Terra Holding GmbH and Terra Handels-und Speditionsgesellschaft mbH v. Unitrans International, Inc., No. 14-cv-1788 (E.D. Va. Aug. 19, 2015) [click for opinion]
Plaintiffs, Terra Holding GmbH and Terra Handels-und Speditionsgesellschaft mbH (both German entities), sued Defendant, Unitrans International, Inc. (a U.S. corporation), for, inter alia, breach of a loan agreement and breach of a shareholders agreement.
Defendant first moved to dismiss the Eastern District of Virginia action onforum non conveniens grounds. In its reply brief, however, Defendant amended the motion to include a request to compel arbitration pursuant to the shareholders agreement’s arbitration clause, arguing that it applied to disputes over subsequent agreements (such as the loan agreement) between the parties.
The parties subsequently submitted a joint supplemental brief concerning the Defendant’s motion to dismiss, and requested (1) an order compelling arbitration of the dispute before the Vilnius Court of Commercial Arbitration (the forum elected by the parties in the arbitration clause) to determine whether the dispute is arbitrable pursuant to the shareholders agreement; and (2) an order staying the district court case pending a decision of the arbitrators.
In order to arrive at its decision, the court presented three issues. It first analyzed whether the court or the arbitrators should decide the issue of arbitrability. Despite Fourth Circuit case law stating that arbitrability is generally a question for judicial determination, the district court found that “well-reasoned opinions in other circuits” have found that the issue of arbitrability may be decided by the arbitrator where the agreement clearly and unmistakably provides that the arbitrator shall determine whether the parties agreed to arbitrate. These well-reasoned opinions further found that the “clearly and unmistakably” standard is met when the arbitration clause includes broad language and incorporates a specific set of rules that authorize the arbitrator to determine arbitrability. The arbitration clause in this case provided that “disputes arising from or in connection with” the shareholders agreement “shall be resolved by arbitration in accordance with the Arbitration Rules of the Vilnius Court of Commercial Arbitration.” Those rules specifically state that the arbitral tribunal has the power to rule on its competence. Accordingly, the standard was satisfied.
The court then analyzed whether it had the power to compel arbitration of the dispute in Lithuania pursuant to the Federal Arbitration Act (“FAA”), 9 U.S.C. § 1, et seq. In the Fourth Circuit, there are four jurisdictional requirements in determining whether to enforce a foreign arbitration clause pursuant to the United Nations Convention on the Recognition and Enforcement of Foreign Arbitral Awards (the “NY Convention”). First, there must be an agreement in writing within the meaning of the NY Convention. Second, the agreement must provide for arbitration in a territory of a signatory of the NY Convention. Third, the agreement must arise out of a commercial relationship. And fourth, a party to the agreement must not be a U.S. citizen, or the commercial relationship must have a reasonable relation with one or more foreign states. If these jurisdictional requirements are met, the court must order arbitration, unless it finds that the arbitration agreement itself is null and void, inoperative or incapable of being performed.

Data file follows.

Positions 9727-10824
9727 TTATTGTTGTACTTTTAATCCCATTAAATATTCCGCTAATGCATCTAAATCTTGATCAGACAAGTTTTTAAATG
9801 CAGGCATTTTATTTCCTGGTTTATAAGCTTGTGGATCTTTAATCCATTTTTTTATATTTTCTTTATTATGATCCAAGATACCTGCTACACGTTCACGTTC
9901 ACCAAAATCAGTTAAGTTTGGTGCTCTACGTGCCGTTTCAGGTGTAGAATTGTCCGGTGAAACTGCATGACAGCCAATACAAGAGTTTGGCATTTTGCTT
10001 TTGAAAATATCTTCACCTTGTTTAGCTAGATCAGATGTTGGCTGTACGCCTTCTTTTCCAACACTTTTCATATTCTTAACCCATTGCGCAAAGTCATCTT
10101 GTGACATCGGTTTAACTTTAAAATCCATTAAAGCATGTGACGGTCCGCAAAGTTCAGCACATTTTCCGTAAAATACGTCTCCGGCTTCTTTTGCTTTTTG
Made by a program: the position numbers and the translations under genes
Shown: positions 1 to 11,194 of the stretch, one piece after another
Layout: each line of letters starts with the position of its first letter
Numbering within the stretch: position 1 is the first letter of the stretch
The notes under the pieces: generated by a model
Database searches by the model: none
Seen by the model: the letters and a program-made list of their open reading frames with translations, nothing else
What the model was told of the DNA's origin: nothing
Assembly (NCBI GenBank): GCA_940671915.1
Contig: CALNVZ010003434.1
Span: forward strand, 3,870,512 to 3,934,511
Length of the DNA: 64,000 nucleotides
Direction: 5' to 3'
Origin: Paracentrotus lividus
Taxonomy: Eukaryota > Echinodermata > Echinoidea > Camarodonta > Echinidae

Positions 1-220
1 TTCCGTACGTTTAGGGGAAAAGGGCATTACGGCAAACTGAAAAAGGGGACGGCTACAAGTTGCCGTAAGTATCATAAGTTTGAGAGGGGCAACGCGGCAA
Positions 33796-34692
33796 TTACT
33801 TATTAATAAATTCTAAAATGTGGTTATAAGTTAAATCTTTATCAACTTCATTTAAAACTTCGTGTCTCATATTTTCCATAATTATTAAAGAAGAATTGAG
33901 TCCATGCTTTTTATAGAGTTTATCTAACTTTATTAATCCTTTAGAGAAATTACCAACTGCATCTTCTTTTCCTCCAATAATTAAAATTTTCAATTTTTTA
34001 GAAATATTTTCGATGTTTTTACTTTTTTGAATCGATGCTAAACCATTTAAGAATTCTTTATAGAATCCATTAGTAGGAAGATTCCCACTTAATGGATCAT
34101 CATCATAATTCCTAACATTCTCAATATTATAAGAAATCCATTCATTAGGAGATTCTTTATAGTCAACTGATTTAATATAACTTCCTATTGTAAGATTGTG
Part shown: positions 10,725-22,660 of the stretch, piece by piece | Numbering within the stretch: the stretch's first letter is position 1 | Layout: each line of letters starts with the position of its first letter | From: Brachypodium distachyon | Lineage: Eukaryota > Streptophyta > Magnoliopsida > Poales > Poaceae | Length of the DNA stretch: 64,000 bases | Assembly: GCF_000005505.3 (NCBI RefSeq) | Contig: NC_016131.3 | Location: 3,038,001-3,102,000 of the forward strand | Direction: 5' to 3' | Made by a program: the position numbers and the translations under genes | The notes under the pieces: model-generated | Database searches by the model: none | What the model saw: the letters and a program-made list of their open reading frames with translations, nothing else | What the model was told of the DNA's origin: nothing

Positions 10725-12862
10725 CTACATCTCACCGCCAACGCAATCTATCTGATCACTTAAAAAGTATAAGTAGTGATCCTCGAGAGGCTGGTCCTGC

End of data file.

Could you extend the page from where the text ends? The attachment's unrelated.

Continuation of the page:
The court found that the four requirements were met because the shareholders agreement contained a valid written agreement to arbitrate, Lithuania was a signatory of the NY Convention, the parties were involved in a commercial relationship, and the Plaintiffs were German corporations. Thus, the court compelled arbitration in accordance with the terms of the shareholders agreement.
Finally, the court addressed whether to dismiss or stay the proceeding pending arbitration of the dispute. The court first noted that neither the U.S. Supreme Court nor the Fourth Circuit had addressed this question, and the circuits that have addressed it are split. The court sided with the circuits that require a stay, citing the Second Circuit’s 2015 decision in Katz v. Cellco P’ship, (“The FAA’s ‘text, structure, and underlying policy command this result’”), and citing the FAA (“where, as here, an issue is referable to arbitration, the court ‘shall on application of one of the parties stay the trial of the action’”). Notably, the court reasoned that a mandatory stay “comports with the FAA’s appellate structure because a stay, unlike a dismissal, is an unappealable interlocutory order consistent with the FAA’s denial of the right to an immediate appeal from an interlocutory order that compels arbitration or stays proceedings.” See 9 U.S.C. § 16(a)(1)(A)-(B).
Therefore, the court ordered the parties to proceed with the dispute before the Vilnius Court of Commercial Arbitration, and stayed the matter pending further order of the arbitrators. The court deferred the forum non conveniens motion as it was not necessary to address unless the parties returned to the court to continue the proceedings.
Andrew Riccio of the New York office contributed to this summary.